Background: This research is part of the RCUK funded Digital Human Project and proposes the development of a quantifiably articulated skeletal model of the hand. The research explores interactivity technologies used in virtual environments. It is proposed this model will inform the development of a new clinical measuring tool, initially for application with arthritic patients.Methods: Literature reviews concerning articulation, range of motion for the hand, and interactivity with virtual environments were carried out. Contemporary interaction technologies traditionally applied within the gaming and entertainment industries were reviewed in relation to how these may be used for measurement quantification. We wish to explore how these technologies can be used to directly interact and manipulate our digital model within a virtual environment. Results: A basic articulated model using simplified geometry and a technical animation hierarchy was constructed. It consists of all 27 hand and wrist bones as well as the arm’s radius and ulna..The model was based on data from studies by Chao 1989, Nordin and Frankel 2001, for Range of motion only but does not include coupled motion patterns or natural limitations of articulation due to soft tissue. For example, the affect of adductor pollicis on adduction of the thumb. An Innovation award (HEIF 2008) was secured to bring together expertise from Creative Arts, Computing Science and Rheumatology. With this fund the team will explore the development of an innovative measurement tool for application with arthritic patients using a motion capture DataGlove which also allows patients to interact with the digital model within a virtual environment. Conclusion: Research exists to inform the creation of an articulated digital model of the human hand which has made it possible to apply a predictable hierarchy of articulation within the skeletal model. The present research was based on literature for a normal population and thus further research is required to understand the implications on articulation patterns caused by typical morphological and biomechanical conditions of arthritis.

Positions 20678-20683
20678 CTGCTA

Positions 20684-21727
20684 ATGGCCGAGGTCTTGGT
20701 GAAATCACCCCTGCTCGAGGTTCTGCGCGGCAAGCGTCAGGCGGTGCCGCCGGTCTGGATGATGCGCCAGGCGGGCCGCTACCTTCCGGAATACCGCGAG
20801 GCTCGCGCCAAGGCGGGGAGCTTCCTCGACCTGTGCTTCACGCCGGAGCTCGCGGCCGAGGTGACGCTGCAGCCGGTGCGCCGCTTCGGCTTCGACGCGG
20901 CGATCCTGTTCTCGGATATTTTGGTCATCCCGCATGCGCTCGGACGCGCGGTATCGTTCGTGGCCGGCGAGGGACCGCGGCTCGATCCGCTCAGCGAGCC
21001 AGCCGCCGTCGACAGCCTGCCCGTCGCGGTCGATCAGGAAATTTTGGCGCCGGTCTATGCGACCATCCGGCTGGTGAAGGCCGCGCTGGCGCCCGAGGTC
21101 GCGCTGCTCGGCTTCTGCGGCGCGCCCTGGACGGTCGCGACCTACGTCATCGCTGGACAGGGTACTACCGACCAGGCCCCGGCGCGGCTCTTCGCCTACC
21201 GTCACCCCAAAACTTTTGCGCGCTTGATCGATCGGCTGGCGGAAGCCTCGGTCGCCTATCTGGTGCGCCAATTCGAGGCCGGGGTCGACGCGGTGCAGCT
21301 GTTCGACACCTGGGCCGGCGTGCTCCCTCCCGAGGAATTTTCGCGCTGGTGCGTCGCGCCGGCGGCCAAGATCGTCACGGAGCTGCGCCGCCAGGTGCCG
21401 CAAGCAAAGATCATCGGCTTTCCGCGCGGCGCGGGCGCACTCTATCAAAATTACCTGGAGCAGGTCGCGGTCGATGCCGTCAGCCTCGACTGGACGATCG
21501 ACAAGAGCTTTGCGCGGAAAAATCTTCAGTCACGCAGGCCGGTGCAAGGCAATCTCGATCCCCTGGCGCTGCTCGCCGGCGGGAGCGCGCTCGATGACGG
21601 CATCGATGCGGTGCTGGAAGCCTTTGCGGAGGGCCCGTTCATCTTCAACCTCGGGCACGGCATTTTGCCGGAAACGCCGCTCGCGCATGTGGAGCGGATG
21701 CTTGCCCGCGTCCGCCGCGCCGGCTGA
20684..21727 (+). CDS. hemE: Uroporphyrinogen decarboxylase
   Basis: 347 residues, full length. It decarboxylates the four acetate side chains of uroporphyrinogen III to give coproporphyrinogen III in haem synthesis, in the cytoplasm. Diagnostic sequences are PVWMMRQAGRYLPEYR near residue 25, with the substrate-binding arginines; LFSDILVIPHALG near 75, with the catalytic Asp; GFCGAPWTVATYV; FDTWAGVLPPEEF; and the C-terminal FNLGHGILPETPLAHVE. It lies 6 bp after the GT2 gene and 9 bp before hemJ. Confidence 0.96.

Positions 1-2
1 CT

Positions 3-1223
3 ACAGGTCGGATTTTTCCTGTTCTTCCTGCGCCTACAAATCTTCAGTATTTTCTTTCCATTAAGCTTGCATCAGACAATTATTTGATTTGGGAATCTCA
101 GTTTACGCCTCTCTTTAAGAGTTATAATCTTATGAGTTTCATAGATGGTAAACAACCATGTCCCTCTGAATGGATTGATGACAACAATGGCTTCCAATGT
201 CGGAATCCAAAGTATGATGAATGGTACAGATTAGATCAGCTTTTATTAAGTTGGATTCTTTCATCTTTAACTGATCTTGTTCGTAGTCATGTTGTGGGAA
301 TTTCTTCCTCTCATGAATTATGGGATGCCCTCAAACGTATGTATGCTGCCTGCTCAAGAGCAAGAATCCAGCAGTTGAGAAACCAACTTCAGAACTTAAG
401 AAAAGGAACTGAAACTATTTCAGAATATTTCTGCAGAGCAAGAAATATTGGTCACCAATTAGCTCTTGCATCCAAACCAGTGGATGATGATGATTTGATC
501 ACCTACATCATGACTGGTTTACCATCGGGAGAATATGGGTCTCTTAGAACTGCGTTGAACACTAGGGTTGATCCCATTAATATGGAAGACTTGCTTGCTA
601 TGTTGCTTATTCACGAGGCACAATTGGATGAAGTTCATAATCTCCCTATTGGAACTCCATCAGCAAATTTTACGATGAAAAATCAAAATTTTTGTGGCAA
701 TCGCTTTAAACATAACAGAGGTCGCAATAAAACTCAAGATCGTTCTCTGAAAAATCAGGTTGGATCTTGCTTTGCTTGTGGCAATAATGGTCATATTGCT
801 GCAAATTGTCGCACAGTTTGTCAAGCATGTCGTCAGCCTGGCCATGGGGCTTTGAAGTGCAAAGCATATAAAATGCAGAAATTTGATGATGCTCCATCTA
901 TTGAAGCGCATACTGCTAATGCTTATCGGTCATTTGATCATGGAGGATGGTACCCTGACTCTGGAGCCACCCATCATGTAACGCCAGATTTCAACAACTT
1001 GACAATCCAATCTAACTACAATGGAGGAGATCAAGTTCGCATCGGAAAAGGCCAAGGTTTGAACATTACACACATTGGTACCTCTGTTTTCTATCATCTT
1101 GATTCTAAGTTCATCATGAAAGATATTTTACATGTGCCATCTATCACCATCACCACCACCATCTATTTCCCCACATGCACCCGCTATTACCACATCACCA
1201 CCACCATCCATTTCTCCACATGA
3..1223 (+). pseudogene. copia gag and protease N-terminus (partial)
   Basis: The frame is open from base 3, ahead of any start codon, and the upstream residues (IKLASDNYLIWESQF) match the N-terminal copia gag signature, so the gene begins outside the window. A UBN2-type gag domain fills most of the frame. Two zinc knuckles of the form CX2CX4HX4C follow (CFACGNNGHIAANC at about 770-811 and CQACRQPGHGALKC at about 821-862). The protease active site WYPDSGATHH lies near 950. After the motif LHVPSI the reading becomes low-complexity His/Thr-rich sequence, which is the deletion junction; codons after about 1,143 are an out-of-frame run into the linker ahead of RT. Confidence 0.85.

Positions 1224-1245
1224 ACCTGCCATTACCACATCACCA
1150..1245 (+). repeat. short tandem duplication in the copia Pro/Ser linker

|Publication status||Published (in print/issue) - 2009|
|Event||HPSS Trauma and Rehabilitation Recognised Research Group, Away Day - Slieve Donnard Hotel , Newcastle (Co. Down)|
Duration: 1 Jan 2009 → …